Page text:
The Next Stimulus Hurdle: Raising the Minimum Wage to $15

Mandatory Credit: Photo by Shutterstock (11754168ad)Chairman United States Senator Bernie Sanders (Independent of Vermont), pauses while speaking as Neera Tanden, President Joe Biden's nominee for Director of the Office of Management and Budget (OMB), testifies during a Senate Committee on the Budget hearing on Capitol Hill in Washington,.
Shutterstock / Shutterstock

While Democrats are one step further in advancing President Biden’s $1.9 trillion American Rescue Plan, key points are still being debated, including raising the federal minimum wage to $15.

See: Women’s Savings Are Shockingly Low – Inside the Gender Money Gap Made Worse by COVID-19
Find: Democrat Joe Manchin Says He’s Against a $15 Minimum Wage – Is It Good or Bad for American Workers?

Last Friday, the House Ways and Means Committee said that it had approved key measures of the plan – including $1,400 direct payment checks, but now, raising the minimum wage is the next sticky issue.

While Senator and Committee on the Budget Chairman Bernie Sanders is a fierce proponent of the raise, other democrats, including Senators Joe Manchin and Kyrsten Sinema, oppose it.

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“A $15 minimum wage is not a radical idea. What’s radical is the fact that millions of Americans are forced to work for starvation wages, while 650 billionaires became over $1 trillion richer during a global pandemic. Yes. We must raise the minimum wage to a living wage,” Sanders tweeted yesterday.

See: These 47 Billionaires Got Richer During the Pandemic
Find: 59% of Americans Say They Will Use Their Stimulus Money for This Necessity

A report from the Congressional Budget Office notes that raising the minimum wage to $15 by 2025 would affect 17 million workers directly. In addition, employment would be reduced by 1.4 million workers, or 0.9%, and the number of people in poverty would be reduced by 0.9 million, according to the CBO’s report.

However, Arizona Senator Sinema told Politico she opposed the raise, saying that “what’s important is whether or not it’s directly related to short-term Covid relief. And if it’s not, then I am not going to support it in this legislation,” according to Politico. “The minimum wage provision is not appropriate for the reconciliation process. It is not a budget item. And it shouldn’t be in there.”

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Sinema’s views are in line with Manchin’s who told The Hill earlier this month that he was not supportive of the raise. “No I’m not. I’m supportive of basically having something that’s responsible and reasonable,” Manchin told The Hill.

See: $1,400 Stimulus Checks and $15 Minimum Wage — Digging into Biden’s Stimulus Proposal
Find: What a Biden Presidency Means for Your Wallet

Asked about Sinema’s statement, Press Secretary Jen Psaki said in her daily press conference Friday that while the raise was in the President’s original proposed package because he is committed to it, “this is the messy legislative ongoing process working its way through. The next stage, after it works its way through the House, is that it goes through a Senate process where the views of senators, like Kyrsten Sinema, will certainly be prominent and considered. There’s also a parliamentary process that has to consider whether the minimum wage can be a part of the bill,” she said.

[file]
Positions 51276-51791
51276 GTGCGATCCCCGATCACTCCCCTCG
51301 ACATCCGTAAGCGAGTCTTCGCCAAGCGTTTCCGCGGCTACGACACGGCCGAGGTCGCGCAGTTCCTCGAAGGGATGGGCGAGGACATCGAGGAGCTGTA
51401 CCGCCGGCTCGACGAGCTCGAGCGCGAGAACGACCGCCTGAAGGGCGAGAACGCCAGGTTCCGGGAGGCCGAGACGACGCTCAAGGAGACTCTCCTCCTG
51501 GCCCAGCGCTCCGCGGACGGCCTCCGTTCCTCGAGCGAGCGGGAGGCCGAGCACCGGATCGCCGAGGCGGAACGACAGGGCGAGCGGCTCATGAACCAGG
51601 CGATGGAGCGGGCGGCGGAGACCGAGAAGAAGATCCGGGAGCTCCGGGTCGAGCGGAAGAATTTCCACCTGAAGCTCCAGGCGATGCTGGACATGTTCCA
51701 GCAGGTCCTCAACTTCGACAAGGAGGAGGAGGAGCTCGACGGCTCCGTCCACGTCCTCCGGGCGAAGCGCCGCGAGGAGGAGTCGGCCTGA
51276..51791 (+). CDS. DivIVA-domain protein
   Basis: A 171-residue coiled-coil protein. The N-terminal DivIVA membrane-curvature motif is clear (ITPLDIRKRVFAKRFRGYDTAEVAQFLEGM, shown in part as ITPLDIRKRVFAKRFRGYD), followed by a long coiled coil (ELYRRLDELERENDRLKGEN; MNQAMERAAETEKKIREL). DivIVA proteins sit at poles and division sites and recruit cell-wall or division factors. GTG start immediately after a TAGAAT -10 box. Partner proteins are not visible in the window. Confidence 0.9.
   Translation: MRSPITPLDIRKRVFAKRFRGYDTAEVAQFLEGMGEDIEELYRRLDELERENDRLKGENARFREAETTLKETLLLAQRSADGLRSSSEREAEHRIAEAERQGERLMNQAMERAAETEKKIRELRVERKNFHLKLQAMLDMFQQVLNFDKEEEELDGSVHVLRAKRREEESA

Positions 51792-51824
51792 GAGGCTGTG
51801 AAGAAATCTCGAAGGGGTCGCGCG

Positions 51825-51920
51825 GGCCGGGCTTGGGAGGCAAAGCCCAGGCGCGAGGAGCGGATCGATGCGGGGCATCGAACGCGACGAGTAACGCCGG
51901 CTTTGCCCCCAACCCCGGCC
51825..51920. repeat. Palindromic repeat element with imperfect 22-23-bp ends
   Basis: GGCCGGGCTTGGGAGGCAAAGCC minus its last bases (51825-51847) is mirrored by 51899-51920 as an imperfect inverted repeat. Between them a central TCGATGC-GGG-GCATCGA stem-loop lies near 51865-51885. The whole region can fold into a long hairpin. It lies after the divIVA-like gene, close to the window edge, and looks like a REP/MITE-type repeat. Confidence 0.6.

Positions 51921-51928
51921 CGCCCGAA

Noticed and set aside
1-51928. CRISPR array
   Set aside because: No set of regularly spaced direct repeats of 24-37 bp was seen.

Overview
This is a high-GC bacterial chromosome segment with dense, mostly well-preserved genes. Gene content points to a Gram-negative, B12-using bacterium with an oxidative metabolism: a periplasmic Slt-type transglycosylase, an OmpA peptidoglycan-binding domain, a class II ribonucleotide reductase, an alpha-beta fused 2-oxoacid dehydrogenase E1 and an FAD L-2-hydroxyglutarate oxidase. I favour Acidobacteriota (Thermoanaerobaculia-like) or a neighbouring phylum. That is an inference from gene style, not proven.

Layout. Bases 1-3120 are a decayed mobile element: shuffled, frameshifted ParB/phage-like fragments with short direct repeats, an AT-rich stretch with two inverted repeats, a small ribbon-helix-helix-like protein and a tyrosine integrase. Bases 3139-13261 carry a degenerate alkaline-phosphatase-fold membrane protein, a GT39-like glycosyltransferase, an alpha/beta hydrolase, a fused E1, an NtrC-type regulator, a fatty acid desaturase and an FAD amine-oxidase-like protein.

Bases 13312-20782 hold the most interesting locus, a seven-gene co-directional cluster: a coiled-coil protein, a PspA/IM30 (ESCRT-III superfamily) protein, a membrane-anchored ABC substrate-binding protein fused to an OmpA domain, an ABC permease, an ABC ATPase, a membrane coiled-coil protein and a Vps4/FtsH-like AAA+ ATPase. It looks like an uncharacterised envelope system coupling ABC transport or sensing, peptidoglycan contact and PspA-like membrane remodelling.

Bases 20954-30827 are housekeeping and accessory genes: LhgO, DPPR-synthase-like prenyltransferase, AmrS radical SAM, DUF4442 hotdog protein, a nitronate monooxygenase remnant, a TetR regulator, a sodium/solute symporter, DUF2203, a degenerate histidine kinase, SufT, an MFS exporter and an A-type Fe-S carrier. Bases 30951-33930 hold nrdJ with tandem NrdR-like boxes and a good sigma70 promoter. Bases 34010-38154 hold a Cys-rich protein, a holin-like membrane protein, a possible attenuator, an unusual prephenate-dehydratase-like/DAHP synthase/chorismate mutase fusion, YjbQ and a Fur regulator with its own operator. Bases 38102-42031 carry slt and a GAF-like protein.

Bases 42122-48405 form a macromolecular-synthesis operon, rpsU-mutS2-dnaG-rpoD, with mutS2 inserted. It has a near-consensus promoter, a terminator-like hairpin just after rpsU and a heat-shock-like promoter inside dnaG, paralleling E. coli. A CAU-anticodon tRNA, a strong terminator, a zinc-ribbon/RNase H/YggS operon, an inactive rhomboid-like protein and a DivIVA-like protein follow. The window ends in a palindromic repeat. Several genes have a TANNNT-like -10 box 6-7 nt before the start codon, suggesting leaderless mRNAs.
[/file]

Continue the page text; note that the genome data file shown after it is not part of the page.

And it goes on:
“But the President remains committed to raising the minimum wage and, you know, he will continue to advocate that at every opportunity,” Psaki added.

See: $1400 Stimulus Checks Pass as $1.9 Trillion Relief Package Inches Forward
Find: $15 Minimum Wage Would Reduce Poverty, but at What Cost?

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The federal minimum wage, which stands at $7.25, hasn’t been increased since 2009, although many states have minimum wages that are higher. According to data from the U.S Bureau of Labor Statistics, in 2019, 82.3 million workers (16 and older) were paid at hourly rates, representing 58.1% of all wage and salary workers. Among those paid by the hour, 392,000 workers earned exactly the prevailing federal minimum wage of $7.25 per hour. About 1.2 million had wages below the federal minimum. Together, these 1.6 million workers with wages at or below the federal minimum made up 1.9% of all hourly paid workers.

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About the Author

Yaël Bizouati-Kennedy is a full-time financial journalist and has written for several publications, including Dow Jones, The Financial Times Group, Bloomberg and Business Insider. She also worked as a vice president/senior content writer for major NYC-based financial companies, including New York Life and MSCI. Yaël is now freelancing and most recently, she co-authored  the book “Blockchain for Medical Research: Accelerating Trust in Healthcare,” with Dr. Sean Manion. (CRC Press, April 2020) She holds two master’s degrees, including one in Journalism from New York University and one in Russian Studies from Université Toulouse-Jean Jaurès, France.
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